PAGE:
Welcome to the Taxpayer's Tab -- the weekly newsletter for up-to-the-minute research from the National Taxpayers Union Foundation's BillTally Project.
Since 1991, NTUF has computed the legislative spending agendas of Members of Congress by analyzing the costs -- and savings -- of the bills that they sponsor and cosponsor. Our goal is to provide you with objective information about what Congress wants to do with your tax dollars in an open and transparent manner.
Each week, NTUF will bring you updates on the week's most and least expensive bills, the ones with the most cosponsors ("the most friended"), and a few bills we've termed Wildcards -- bills that we think you might find interesting.
For more information on the National Taxpayers Union Foundation or the BillTally Project, check out our website and methodology.
In Case You Missed It
NTU Foundation not only examines bills introduced by Congressmen and Senators but also the potential spending agendas for candidates hoping to someday represent Americans in Washington, DC. NTUF's U.S. Senate Candidate Spending Analyses utilizes campaign statements, transcripts of debates, and news sources -- using the candidates' own words -- to estimate how much he or she would spend if elected.
On Monday, NTU Foundation released federal budget spending agenda reports for three of Florida's senatorial candidates: Charlie Crist, Kendrick Meek, and Marco Rubio. NTUF's analysis of the Florida candidates' agendas is one of several we are currently conducting. Last week, NTUF released a federal budget spending agenda report for Pennsylvania's two senatorial front-runners, Joe Sestak and Pat Toomey. Most Expensive and Most Friended Bill of the Week
The Bill: S. 3447/H.R. 5933, Post-9/11 Veterans Educational Assistance Improvements Act
Annualized Cost: $256 million ($1.28 billion over five years)
Number of Cosponsors: 121 Congressmen and 27 Senators
S. 3447 tops two Taxpayer's Tab categories: The Most Expensive and Most Friended Bill of the Week. Senator Daniel Akaka (HI) and Congressman Walter Minnick (ID-1) introduced the Post-9/11 Veterans Educational Assistance Improvements Act in July of this year. The bill expands educational benefits for veterans and members of the Armed Forces.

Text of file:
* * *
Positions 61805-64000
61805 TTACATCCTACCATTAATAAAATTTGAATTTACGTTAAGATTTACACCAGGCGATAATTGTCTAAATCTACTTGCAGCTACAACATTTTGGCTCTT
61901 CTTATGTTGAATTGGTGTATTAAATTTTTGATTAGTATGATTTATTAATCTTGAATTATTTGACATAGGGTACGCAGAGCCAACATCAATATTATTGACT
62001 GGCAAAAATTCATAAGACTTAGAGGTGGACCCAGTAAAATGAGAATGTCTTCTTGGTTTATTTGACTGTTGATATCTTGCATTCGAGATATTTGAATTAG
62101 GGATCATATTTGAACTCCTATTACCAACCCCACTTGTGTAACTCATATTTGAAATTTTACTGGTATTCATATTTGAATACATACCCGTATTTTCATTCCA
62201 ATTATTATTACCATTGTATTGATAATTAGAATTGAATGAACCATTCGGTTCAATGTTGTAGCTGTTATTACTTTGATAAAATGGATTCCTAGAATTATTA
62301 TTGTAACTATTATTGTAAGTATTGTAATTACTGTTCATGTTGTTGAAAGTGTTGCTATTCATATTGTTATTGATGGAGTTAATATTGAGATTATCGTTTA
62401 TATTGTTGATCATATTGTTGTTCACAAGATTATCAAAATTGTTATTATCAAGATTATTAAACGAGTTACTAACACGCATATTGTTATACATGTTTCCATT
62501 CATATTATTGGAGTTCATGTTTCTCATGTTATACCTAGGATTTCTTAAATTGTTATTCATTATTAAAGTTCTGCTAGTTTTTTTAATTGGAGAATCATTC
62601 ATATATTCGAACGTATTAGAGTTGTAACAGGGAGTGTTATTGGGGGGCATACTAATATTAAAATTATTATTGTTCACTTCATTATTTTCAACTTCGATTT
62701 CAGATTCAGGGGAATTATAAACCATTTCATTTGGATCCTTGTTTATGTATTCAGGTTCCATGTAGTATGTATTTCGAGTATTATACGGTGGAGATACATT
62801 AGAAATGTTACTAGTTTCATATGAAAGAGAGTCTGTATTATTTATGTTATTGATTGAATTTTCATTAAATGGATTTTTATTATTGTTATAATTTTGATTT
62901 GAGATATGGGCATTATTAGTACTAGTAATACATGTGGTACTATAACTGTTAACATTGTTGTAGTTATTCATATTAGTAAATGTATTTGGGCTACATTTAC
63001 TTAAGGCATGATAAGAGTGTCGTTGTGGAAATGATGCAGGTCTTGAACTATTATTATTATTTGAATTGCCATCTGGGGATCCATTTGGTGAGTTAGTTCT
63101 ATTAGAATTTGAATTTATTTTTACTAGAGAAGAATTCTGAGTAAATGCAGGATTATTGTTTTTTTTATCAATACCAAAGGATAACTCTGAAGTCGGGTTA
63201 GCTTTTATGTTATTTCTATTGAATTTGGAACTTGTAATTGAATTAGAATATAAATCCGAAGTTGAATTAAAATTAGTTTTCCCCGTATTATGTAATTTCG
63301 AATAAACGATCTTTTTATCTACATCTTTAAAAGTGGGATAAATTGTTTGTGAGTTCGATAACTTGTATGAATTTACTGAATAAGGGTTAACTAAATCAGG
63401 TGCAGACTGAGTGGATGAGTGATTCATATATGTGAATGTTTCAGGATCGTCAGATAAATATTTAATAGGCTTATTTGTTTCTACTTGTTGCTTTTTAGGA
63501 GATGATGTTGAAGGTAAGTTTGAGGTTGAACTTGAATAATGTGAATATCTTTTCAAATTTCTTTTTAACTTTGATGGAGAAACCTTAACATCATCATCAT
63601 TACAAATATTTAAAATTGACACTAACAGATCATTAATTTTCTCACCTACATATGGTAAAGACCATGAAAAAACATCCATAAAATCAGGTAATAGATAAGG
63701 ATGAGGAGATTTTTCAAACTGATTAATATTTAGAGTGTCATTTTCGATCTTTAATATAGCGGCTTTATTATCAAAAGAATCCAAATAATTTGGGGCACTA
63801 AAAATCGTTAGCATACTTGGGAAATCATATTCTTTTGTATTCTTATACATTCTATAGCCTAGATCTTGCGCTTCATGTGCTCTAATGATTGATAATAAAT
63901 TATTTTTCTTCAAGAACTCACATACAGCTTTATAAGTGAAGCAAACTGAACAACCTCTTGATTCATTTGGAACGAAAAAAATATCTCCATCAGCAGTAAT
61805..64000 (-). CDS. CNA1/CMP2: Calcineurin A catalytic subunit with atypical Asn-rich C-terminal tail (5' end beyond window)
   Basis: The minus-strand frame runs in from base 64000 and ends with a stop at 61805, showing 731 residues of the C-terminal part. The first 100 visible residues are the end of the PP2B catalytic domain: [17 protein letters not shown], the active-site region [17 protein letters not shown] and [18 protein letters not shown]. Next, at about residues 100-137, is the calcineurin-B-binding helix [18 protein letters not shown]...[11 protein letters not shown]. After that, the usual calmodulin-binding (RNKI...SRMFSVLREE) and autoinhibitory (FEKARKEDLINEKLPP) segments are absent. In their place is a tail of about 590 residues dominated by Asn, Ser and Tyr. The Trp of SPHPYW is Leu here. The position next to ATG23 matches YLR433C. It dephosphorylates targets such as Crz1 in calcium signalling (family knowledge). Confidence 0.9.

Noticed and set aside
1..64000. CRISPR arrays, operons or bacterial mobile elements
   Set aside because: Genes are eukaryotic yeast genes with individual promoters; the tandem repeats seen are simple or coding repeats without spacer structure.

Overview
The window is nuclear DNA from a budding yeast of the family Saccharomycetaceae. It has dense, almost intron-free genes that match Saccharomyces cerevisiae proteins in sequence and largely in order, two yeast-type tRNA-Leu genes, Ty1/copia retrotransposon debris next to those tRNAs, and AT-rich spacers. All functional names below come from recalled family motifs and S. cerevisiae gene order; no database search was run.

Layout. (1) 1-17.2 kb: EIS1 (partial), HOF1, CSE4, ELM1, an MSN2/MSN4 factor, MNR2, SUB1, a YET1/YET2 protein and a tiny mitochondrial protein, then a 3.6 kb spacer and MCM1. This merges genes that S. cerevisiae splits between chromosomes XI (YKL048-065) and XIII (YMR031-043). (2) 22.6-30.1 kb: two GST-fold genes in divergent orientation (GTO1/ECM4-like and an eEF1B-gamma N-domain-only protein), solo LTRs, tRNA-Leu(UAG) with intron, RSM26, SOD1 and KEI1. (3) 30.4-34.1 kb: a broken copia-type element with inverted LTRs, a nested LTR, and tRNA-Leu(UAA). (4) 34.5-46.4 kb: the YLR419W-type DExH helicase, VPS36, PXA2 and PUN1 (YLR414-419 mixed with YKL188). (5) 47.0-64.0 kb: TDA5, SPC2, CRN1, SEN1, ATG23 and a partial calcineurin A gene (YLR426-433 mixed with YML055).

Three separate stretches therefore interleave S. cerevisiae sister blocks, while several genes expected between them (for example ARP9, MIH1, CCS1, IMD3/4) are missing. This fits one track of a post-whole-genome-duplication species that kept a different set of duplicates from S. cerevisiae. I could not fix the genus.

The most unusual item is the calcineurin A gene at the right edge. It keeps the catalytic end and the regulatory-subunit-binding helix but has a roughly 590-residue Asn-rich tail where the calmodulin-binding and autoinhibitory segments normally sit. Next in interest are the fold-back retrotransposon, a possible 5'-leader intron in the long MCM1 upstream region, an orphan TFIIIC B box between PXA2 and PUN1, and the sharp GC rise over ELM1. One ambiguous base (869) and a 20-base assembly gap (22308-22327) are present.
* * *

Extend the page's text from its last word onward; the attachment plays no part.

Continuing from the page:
Military personnel attending a private university, college, or vocational school will receive, on average, the same dollar amounts of tuition and fee assistance as public institution attendees. Higher public education students will continue to have their full tuition and fees paid for. If they attend a private institution, the average amount given to members attending state schools will be given. The Act redefines educational establishments as not only traditional colleges but on-the-job training, such as apprenticeships and flight instruction. The Act authorizes soldiers, sailors, and airmen to designate dependents to receive benefits once that member is no longer in the Armed Forces.
The Congressional Budget Office (CBO) estimates S. 3447 would increase federal spending by $1.28 billion over the next five years.
Cosponsors include 107 Democrats and 14 Republicans in the House. In the Senate, 23 Democrats, 3 Republicans, and 1 Independent support S. 3447.
Least Expensive Bill of the Week
The Bill: S. 1684/H.R. 1727, Managing Arson Through Criminal History (MATCH) Act of 2010
Annualized Cost: $3 million ($17 million over five years)
To better combat arsonists and bombers, Senator Dianne Feinstein (CA) and Barbara Boxer (CA) introduced the MATCH Act, while Congresswoman Mary Bono Mack (CA-45) and Congressman Adam Schiff (CA-29) have sponsored H.R. 1727. The bill would require those convicted of committing, attempting, or conspiring to commit acts of either arson or bombing to register with their states of residence.
The federal government would provide grants to states, territories, and Indian tribes to hire personnel to verify information. Other federal funds would be made available to establish the registry's infrastructure, develop software, and create a web site. The web site would only be available to law enforcement officers and not the public.
Bono Mack said, "[f]irefighters put their lives on the line to keep our communities safe, and they deserve to have all the resources they need to combat arson and the devastation it causes." According to Bono Mack's press release, "55 percent of arsonists will return to jail within two years of their parole."
We Want You!
NTUF is looking for late summer/fall associate policy analysts to participate in our internship program. Associates assist with BillTally research and other policy projects. Academic credit and a stipend are possible. Email questions to email@example.com. To apply visit our internship page. Join us and help keep a tab on Congress!